Were you a member of the pre-vet club at your school?
 
Yes
 
Did you join student clubs in your DVM program at Kansas State? If so, which ones? Were they helpful?
 
I was in VBMA which was the business group. You earned an additional business certificate which is nice. SCAVMA is the student version of the national AVMA which is required at most schools. I also worked in the clinic at Kansas State and did research with the internal medicine department.
 
 
Who gave you your letters of recommendation?  Did you know them well?
 
I got them from Professors and veterinarians. I went to a small liberal arts school and all my Professors knew me well.
 
Are you happy that you chose this career?
 
I cannot imagine doing anything else. But it’s not a prestigious or financially secure career. You also have to be prepared to dedicate a lot of hours.
 
Do you have any advice for students, once accepted?
 
I went into veterinary school thinking was going to do dairy medicine, but currently, I am completing a small animal rotating internship. Keep an open mind and don’t assume that you’ll just go get a job and C = DVM. I saw plenty of my classmates get burned when their interests change.
 
Any study tips?
 
It’s a lot of volume. Not much of the information is complicated or abstract, but repetition and starting early are key.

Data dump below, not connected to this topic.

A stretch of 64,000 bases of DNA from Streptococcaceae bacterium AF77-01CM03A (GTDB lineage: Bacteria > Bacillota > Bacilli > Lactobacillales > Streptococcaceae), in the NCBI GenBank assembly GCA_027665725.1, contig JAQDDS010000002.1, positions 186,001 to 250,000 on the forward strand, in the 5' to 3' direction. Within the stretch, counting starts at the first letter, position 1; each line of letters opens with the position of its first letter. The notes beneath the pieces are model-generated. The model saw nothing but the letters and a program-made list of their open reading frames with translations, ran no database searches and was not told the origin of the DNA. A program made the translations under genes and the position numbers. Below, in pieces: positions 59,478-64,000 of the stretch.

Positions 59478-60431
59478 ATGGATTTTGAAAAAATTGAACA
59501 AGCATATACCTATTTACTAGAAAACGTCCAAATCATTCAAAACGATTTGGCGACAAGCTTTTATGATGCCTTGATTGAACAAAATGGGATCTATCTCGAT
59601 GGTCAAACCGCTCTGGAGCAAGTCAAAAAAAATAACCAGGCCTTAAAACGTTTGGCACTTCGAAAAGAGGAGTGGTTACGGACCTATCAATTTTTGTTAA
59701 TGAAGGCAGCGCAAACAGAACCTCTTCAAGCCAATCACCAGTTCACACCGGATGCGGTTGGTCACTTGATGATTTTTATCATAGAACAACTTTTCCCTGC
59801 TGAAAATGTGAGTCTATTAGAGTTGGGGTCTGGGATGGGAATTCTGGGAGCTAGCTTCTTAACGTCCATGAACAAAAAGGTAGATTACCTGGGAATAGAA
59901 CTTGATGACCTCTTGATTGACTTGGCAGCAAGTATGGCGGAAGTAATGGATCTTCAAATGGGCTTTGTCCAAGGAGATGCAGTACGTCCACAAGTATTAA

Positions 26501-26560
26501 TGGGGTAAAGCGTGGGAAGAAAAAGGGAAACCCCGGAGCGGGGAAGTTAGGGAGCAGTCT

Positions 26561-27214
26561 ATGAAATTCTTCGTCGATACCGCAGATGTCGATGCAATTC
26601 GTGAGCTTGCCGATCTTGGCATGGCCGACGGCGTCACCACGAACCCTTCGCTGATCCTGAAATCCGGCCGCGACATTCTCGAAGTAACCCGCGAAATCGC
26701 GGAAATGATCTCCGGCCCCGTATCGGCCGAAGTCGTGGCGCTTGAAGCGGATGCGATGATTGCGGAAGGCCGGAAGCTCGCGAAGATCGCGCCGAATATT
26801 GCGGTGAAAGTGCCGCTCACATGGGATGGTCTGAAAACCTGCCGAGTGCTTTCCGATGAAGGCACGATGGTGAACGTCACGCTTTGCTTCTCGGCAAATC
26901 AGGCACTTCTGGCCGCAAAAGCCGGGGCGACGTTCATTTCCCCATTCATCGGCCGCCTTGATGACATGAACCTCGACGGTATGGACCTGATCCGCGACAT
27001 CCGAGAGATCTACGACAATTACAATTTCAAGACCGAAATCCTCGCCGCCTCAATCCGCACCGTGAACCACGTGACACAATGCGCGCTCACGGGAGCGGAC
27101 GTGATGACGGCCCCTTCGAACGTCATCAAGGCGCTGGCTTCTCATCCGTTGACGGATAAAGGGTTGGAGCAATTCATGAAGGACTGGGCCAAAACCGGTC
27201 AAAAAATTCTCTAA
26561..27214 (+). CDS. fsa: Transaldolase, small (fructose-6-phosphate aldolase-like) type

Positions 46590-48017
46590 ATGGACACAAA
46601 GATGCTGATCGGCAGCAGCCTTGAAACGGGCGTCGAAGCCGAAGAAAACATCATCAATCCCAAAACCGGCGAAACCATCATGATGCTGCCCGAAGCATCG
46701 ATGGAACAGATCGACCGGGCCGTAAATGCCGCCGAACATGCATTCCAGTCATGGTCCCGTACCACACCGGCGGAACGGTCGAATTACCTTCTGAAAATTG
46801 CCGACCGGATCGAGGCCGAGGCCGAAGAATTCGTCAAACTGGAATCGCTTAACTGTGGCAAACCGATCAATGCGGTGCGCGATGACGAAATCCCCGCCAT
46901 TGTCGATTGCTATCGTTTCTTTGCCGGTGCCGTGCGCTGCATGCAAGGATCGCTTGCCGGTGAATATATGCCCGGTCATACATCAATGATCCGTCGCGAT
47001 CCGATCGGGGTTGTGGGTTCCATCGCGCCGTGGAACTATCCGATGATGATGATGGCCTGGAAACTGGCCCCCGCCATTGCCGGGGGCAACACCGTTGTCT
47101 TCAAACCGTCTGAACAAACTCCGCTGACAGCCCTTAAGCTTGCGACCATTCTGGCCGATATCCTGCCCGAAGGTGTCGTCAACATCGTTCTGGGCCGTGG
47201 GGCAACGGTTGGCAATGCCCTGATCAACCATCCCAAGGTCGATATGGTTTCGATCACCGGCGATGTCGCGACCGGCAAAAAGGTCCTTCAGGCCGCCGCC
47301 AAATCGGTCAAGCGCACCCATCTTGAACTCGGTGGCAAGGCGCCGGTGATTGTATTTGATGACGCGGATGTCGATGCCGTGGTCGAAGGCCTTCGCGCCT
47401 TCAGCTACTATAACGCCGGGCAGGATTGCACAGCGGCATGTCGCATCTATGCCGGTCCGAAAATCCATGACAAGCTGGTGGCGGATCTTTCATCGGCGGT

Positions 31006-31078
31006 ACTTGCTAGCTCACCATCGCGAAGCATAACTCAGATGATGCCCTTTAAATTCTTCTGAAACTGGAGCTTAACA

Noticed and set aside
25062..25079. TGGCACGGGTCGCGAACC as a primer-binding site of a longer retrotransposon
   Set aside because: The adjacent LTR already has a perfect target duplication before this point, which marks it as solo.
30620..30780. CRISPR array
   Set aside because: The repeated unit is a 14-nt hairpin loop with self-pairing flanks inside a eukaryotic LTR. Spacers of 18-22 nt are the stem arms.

Have there been any classes, within your DVM program at Kansas State that were especially relatable to your current position?
 
Working in the clinic helped remind me why I was sitting in a classroom and learning from books. However, you need the book learning. It seems tedious when you are in it and now if you could do it all over again knowing what I do from experience, it would mean all that much more. You need books and clinical and there is no way to get one before the other.
What are some things that you liked most about KSU?
I felt well supported by the staff and my classmates.
Manhattan was a good place to be for 4 years (I wouldn’t live there, but good for 4 years😊)
I met my husband there…not related to vet school…but keep your head up, everyone.  Things happen for a reason!
 
What was the most challenging class, in your DVM program at Kansas State?
 
I think each school has a humdinger. Surgery was one of the ones at my school. They lost 12 students one year who failed the course.
 
As a Doctor, has there been any particular case that was your favorite?
 
The odd ones stay with you, but each time you reach a diagnosis is satisfying.
 
Do you have a specialty or are you working towards one?
 
Emergency and critical care
 
What has been your most challenging case?
 
Day 1 out of school they all are hard, even an ear infection! Some are challenging because of finances, others for patient temperament, more often than you’d think client temperament, and then there are those that stump you intellectually.
 
Do you frequently have to research cases, on off hours?
 
Yes and ask I colleagues for opinions.
 
 
Do you have any last words of wisdom?
 
Get a variety of advice. What works for someone else may not work for you. Be your own advocate and be proactive.
 
How can people find you?